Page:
Jeffrey D. Allred, Deseret News
For two years now, a good many citizens in Murfreesboro, Tenn., in connivance with local politicians and courts, have been fighting the construction of a mosque in their town. They've used a number of legal subterfuges, even arguing in court that Islam is not a religion, which probably came as a surprise to the world's billion or so Muslims, though not Tennessee's astute lieutenant governor, who keenly observed that Islam is more likely "a nationality, a way of life or cult, whatever you want to call it."
But outside courtrooms, the mosque opponents are pretty blunt about their real motivation: They just don't want any Muslims butting into their town. "I didn't say to hate 'em," one man told CNN. "I'm just saying we don't need 'em here." Said another to Time magazine: "I respect their rights to worship as they see fit, but I'm not certain this promotes domestic tranquility."
Murfreesboro's embrace of the idea that government can be used to keep out anybody you don't like has made the place a national poster child for backwoods ignorance and yahooism. But last week brought some happy news for the Murfreesboro chamber of commerce: Just proclaim your town a citadel of progressive thought, point out that Muslims don't share your values, and then flat-out ban 'em. If anybody complains, invoke the magic words: Chick-fil-A.
Progressive politicians from coast to coast were lining up last week to keep Chick-fil-A's fried-chicken restaurants out of their towns after the company's president Dan Cathy made statements that suggested (more on that in a minute) he opposes gay marriage. Chicago Alderman Joe Moreno, called Cathy "bigoted" and "homophobic" and added: "Because of this man's ignorance, I will now be denying Chick-fil-A's permit to open a restaurant in the 1st Ward." Chicago Mayor Rahm Emanuel said that goes for the entire city: "Chick-fil-A values are not Chicago values."
Boston Mayor Thomas Menino immediately chimed in with a pledge to fight a planned Chick-fil-A in his city. "It doesn't send the right message to the country," he explained. "We're a leader when it comes to social justice and opportunities for all."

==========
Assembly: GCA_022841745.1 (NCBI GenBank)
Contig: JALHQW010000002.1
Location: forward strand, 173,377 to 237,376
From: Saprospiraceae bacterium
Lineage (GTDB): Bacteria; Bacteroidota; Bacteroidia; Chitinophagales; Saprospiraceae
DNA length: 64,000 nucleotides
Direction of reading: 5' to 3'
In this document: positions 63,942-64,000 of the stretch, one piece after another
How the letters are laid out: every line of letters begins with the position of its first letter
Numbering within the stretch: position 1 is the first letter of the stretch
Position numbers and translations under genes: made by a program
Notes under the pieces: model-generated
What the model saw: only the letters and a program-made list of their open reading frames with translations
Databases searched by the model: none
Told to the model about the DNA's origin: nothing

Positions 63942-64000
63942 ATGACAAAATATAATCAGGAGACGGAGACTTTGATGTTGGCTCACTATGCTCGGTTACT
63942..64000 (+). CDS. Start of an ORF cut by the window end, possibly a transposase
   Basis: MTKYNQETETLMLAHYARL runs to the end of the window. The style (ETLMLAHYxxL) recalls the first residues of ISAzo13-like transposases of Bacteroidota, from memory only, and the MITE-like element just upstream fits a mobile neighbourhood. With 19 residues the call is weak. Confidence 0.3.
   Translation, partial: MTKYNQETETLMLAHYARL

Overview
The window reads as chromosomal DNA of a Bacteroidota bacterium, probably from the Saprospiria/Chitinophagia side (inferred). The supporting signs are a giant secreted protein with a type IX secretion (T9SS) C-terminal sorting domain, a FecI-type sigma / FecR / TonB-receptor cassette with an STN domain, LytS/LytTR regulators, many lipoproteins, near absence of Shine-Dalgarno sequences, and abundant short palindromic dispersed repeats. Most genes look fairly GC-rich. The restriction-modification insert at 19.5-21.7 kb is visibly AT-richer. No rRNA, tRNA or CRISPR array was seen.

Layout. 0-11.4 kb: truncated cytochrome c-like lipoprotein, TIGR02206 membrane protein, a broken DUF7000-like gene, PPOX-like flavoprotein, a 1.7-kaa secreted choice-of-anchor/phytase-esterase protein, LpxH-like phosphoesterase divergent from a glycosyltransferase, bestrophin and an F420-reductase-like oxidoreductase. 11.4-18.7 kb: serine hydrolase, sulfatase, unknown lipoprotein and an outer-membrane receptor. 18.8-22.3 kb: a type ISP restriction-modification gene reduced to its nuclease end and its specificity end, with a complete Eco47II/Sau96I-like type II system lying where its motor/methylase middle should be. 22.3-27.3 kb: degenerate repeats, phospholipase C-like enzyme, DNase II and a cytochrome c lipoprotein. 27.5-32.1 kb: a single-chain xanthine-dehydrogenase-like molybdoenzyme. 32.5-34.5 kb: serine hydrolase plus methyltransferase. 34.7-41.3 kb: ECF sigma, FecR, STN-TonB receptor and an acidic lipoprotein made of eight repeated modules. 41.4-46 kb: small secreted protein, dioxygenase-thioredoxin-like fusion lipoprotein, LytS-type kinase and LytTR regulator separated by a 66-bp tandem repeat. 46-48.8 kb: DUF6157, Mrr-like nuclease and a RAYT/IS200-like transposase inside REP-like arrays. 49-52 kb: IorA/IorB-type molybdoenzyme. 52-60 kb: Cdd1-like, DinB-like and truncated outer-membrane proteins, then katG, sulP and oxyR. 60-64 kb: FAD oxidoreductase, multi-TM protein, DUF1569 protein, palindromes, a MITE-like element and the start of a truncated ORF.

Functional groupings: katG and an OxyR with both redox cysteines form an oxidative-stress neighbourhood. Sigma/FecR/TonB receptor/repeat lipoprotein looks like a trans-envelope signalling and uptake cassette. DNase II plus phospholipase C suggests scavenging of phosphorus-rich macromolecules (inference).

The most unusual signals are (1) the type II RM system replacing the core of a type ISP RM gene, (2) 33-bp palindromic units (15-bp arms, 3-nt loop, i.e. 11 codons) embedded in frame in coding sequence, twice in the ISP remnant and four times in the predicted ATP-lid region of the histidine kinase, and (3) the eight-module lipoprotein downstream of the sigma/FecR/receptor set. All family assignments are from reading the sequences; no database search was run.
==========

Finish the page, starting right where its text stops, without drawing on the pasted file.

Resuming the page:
And in San Francisco, Mayor Ed Lee launched a barrage of threats on Twitter: "Very disappointed .ChickfilA doesn't share San Francisco's values & strong commitment to equality for everyone. . Closest .ChickfilA to San Francisco is 40 miles away & I strongly recommend that they not to try to come any closer."
So what was it Cathy said to get his company banned from three of the largest cities in America? A reporter from a Baptist magazine, the Biblical Recorder, asked him about his "company's support of the traditional family." Replied Cathy: "Well, guilty as charged. We are very much supportive of the family — the biblical definition of the family unit. We are a family-owned business, a family-led business, and we are married to our first wives. We give God thanks for that."
Not a word was spoken, by either Cathy or the reporter, about gay marriage, gay rights or gay anything at all. Nobody said anything about what kind of laws should be passed or rejected, or what kind of politicians should be elected or kicked out. If a man saying he's proud to be married to a woman now amounts to homophobia, does that also mean that gay-pride marches are heterophobic?
But let's accept for a moment the thin logic equation that preference for heterosexual marriage equals opposition to gay marriage and opposition to gay marriage equals homophobia. And let's accept further that the First Amendment means no more in Boston, Chicago or San Francisco than it does in Murfreesboro, and that these cities are all free to close down businesses operated by anyone who doesn't share their "values."
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